Academic journal article Homeland Security Affairs

Basic Practices Aiding High-Performance Homeland Security Regional Partnerships

Academic journal article Homeland Security Affairs

Basic Practices Aiding High-Performance Homeland Security Regional Partnerships

Article excerpt

INTRODUCTION

Required by Homeland Security Presidential Directive 8, the National Preparedness Goal is a national domestic all-hazards preparedness goal intended to establish measurable readiness priorities and targets. All states and urban areas are to align existing preparedness strategies within the National Preparedness Goal's eight national priorities. 1 A national priority under the Goal is the use of geographic regions across the nation to share risk, engage in joint planning, and share resources to develop and sustain risk-based capability levels.

The Department of Homeland Security (DHS) required states and urban areas to assess their preparedness needs by reviewing their existing programs and capabilities. These findings were then to be used in developing a plan and formal investment justification outlining major statewide, sub-state, or interstate initiatives for which they will seek federal funding under the Homeland Security Grant Program. According to DHS, the funding initiatives are to focus efforts on how to build and sustain programs and capabilities within and across state boundaries while aligning with the Goal and national priorities. In fiscal year 2006 DHS funding guidance, regional collaboration included specific implementation benchmarks. These benchmarks included (1) formalizing mutual aid agreements with surrounding communities and states to share equipment, personnel, and facilities during emergencies; (2) conducting exercises of the execution of mutual aid agreements to identify the challenges and familiarize officials with resources that are available in the region; and (3) coordinating homeland security preparedness assistance expenditures and planning efforts on a regional basis to avoid duplicative or inconsistent investments.

There are tremendous challenges in developing and implementing regional collaboration strategies. This article examines these practices, based on an analysis of several published sources elaborating on critical success elements or factors for successful collaborations, partnerships, or strategic alliances and performance management and strategic planning, including those for homeland security.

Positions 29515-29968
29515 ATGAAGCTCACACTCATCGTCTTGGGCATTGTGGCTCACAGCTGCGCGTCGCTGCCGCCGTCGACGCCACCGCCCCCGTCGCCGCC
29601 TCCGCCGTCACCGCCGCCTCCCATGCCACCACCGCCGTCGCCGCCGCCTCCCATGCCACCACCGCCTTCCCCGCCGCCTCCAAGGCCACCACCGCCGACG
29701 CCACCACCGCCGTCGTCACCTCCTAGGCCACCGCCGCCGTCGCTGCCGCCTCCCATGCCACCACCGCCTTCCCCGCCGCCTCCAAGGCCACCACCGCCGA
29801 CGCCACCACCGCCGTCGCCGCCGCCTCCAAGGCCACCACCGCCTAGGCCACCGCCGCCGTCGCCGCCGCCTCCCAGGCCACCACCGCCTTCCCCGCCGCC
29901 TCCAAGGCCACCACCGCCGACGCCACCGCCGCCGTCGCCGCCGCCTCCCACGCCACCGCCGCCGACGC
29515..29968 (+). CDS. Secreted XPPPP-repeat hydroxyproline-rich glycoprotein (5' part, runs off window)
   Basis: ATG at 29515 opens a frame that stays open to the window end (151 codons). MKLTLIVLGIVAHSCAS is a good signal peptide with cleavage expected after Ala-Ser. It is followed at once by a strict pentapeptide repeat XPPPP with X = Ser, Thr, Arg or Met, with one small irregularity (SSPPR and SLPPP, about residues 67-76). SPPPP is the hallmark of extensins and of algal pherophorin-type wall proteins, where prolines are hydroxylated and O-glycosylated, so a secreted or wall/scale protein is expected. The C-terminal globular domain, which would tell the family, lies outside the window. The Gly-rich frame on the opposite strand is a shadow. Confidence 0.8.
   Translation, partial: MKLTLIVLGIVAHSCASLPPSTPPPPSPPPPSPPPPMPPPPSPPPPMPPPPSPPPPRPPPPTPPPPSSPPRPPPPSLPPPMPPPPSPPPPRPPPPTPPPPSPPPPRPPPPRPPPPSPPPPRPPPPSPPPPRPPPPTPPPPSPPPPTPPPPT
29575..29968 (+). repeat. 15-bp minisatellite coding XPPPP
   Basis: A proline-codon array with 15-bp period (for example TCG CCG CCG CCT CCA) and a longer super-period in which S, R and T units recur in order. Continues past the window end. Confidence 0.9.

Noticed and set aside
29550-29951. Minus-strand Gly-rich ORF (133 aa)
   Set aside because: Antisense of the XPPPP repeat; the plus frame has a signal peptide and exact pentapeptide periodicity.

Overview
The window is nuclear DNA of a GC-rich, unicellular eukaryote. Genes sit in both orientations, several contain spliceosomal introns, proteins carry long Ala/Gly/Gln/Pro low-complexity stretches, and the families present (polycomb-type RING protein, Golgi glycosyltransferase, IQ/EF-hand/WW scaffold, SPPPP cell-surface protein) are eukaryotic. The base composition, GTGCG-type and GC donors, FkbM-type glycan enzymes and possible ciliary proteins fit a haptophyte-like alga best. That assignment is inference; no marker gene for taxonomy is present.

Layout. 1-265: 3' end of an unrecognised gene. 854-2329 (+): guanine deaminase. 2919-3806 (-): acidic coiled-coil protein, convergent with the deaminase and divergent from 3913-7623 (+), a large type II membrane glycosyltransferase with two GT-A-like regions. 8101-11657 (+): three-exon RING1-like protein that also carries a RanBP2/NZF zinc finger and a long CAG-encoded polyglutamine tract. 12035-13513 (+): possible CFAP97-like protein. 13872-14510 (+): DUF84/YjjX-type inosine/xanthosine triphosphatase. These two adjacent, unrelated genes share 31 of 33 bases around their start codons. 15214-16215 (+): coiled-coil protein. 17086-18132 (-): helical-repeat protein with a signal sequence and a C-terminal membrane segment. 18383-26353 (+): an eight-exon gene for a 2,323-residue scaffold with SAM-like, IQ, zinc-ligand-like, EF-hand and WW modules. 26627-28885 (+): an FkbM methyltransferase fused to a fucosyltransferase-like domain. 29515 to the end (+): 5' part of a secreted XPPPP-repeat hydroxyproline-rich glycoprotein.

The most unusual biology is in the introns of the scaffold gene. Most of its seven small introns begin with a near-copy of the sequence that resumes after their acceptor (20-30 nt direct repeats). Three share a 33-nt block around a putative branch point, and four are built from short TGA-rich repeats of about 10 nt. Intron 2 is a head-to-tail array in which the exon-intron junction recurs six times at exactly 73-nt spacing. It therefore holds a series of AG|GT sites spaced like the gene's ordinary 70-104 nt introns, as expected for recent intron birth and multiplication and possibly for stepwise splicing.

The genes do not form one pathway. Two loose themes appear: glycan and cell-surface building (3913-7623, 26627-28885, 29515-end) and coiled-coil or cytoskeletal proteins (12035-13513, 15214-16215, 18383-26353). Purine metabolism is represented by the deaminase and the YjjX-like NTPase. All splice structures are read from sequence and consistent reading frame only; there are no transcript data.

IMPORTANCE AND CHALLENGES OF REGIONAL APPROACHES

Others besides DHS have emphasized the importance of multi-organizational relationships, coordination, and collaboration such as regional approaches to homeland security preparedness, response, and recovery. For example, Donald F. Kettl characterized homeland security as being fundamentally about coordination involving multiple federal agencies, complex partnerships with state and local governments, and intricate ties between the public and nongovernmental sectors. 2 Kiki Caruson, Susan A. MacManus, Matthew Kohen, and Thomas A. Watson also have written that regionalism offers a powerful tool for encouraging greater intergovernmental cooperation and improved homeland security preparedness. Assessing Florida's regional approach, these authors highlighted the importance of regionalism in fostering strong vertical and horizontal networks, intergovernmental cooperation, and security preparedness. They found that regional organizational structures are most effective in promoting intergovernmental cooperation and homeland security preparedness where there are (1) a large number of counties, cities, special districts, and multi-county special districts operating in each region and (2) a number of vulnerabilities, including high-risk physical targets, at-risk populations, water geography, and population size and density. Under these conditions, they found local officials tend to report higher levels of intergovernmental cooperation, better-quality networks, and a high level of preparedness. Regions where these conditions were not present tended to report less cooperation among government entities and lower preparedness ratings. 3 The Homeland Security Policy Institute Task Force also emphasized that regional preparedness is critical to building a national response system. …

Search by... Author
Show... All Results Primary Sources Peer-reviewed

Oops!

An unknown error has occurred. Please click the button below to reload the page. If the problem persists, please try again in a little while.